You get what you pay for is usually an accurate response to something with inferior quality, but not in the case of healthcare in the United States. A recent comprehensive study done by the Commonwealth Fund reveals surprising data about several aspects of healthcare in the U.S. compared to other high-income countries. In a nutshell, Americans have been duped. Out of 13 high-income countries including England, Australia, Japan, and Canada, the research found that the U.S. spends the most money on healthcare and the least on social services. Here are the most startling findings:
The average U.S. resident spent $1,074 for out-of-pocket expenses for health care. Click To Tweet
As of 2013, the U.S. spent 17.1% of its GDP on healthcare, which was 50% more than the next highest spender, France. At 8.8%, the UK was the lowest spender.
- The average U.S. resident spent $1,074 for out-of-pocket expenses for health care, ranking second behind the Swiss.
- Though the U.S. was spending $4,197 per capita, only about 34% of residents were covered by public programs. On the other hand, despite all residents having universal health coverage, the UK was spending almost half per capita as the U.S.
- Health care prices in the U.S. are generally more expensive than in other countries. For example, the average cost of bypass surgery in the U.S. is $75,345 whereas, in Australia it costs more than $30,000 less. Data also showed that MRI and CT scans cost the most in the U.S.
As of 2013, the U.S. spent 17.1% of its GDP on health care. Click To Tweet
Ironically, even though Americans were spending more than any other country, they ranked in the lowest 50% for hospital and physician visits per capita (4 visits per capita).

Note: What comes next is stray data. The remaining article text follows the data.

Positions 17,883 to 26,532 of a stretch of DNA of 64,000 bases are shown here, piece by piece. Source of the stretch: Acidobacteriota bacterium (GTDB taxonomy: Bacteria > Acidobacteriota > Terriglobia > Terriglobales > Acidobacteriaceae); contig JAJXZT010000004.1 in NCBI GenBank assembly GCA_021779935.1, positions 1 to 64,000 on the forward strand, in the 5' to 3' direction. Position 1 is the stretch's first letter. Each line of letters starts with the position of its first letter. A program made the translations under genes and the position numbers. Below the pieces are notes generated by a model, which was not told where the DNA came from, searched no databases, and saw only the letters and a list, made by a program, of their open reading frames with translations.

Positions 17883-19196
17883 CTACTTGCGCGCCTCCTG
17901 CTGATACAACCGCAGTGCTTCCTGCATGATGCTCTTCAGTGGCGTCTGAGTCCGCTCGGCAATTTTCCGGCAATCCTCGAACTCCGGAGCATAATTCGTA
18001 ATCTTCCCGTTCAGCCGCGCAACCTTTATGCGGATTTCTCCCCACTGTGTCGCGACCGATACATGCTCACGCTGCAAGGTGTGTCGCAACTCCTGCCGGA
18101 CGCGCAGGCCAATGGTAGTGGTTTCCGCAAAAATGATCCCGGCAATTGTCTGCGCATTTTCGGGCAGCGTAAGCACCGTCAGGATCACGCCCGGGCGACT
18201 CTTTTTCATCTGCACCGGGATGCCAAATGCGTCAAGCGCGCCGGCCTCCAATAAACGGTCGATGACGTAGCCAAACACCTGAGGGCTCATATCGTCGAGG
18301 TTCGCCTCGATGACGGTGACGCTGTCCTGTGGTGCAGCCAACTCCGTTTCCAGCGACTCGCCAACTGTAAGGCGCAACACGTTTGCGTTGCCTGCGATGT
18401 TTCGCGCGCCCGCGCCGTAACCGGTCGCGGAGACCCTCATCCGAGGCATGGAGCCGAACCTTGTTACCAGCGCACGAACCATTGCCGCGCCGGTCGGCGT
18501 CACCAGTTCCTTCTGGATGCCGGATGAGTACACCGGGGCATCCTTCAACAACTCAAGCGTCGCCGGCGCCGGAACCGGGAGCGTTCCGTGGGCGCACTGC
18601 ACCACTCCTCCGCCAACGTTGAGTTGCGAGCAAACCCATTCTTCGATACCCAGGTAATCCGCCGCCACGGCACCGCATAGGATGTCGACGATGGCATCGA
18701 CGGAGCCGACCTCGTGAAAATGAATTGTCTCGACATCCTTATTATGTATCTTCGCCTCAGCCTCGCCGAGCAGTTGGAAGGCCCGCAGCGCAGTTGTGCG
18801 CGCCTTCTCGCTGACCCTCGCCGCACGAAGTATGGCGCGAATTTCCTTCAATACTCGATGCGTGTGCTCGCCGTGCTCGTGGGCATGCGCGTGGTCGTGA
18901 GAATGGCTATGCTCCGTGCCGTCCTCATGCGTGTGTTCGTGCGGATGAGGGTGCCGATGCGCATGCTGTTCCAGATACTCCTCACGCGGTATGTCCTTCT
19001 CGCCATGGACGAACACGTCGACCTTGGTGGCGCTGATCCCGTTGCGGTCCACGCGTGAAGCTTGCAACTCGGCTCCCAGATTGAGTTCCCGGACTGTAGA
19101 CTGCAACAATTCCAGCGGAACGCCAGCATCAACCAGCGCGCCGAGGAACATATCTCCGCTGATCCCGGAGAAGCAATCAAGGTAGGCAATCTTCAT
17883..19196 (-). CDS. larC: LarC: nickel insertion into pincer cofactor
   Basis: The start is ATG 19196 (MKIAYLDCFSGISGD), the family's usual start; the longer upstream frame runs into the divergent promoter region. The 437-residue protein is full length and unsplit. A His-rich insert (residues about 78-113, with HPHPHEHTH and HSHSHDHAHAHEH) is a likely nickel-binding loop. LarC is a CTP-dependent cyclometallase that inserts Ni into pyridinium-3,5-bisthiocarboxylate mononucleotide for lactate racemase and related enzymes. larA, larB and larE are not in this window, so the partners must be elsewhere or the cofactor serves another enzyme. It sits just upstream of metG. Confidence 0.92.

- Japan ranked number one in physician visits with 12.9 visits per capita.
Top Consumers of Tech and Pharmaceuticals
The U.S. and Japan ranked as the top consumers of diagnostic imaging technology and Americans spent the most on MRI, CT, and PET exams per capita. The U.S. and New Zealand tied as top consumers of prescriptions drugs.
Poorest Quality of Health
Despite significantly more spending on technology and health care services, the study revealed Americans have poorer health than the other international participants.
- The U.S. had the lowest life expectancy at birth rate.
- The U.S. ranks highest in infant mortality.
- Ranked highest, one-third of Americans are obese. That’s 15% more than the next highest country, New Zealand.
- Unfortunately, the Institute of Medicine found that even Americans who were non-smoking and non-obese still had poorer health than those in other countries. A number of factors such as insurance status, lifestyle, environment, and rates of accidents and violence were taken into account.
- Americans are among the highest mortality rates of heart disease and one of the top three countries to experience high rates of lower extremity amputations from diabetes.
What does this mean for you?
The alarming statistics presented show us the majority of U.S. health care spending isn’t being attributed directly to routine patient care, but rather advanced medical technologies and higher health care service prices. For a country that doesn’t even make the top ten healthiest countries in the world, it appears we are spending the most on health care. “A growing body of evidence suggests that social services play an important role in shaping health trajectories and mitigating health disparities.” The U.S. may have to stop throwing their money at sophisticated technologies and prescription drugs and focus more on improving the social health of the population. Actions like the Affordable Care Act suggest the government is attempting to change the situation. Will it improve the U.S’s rankings? Time will tell.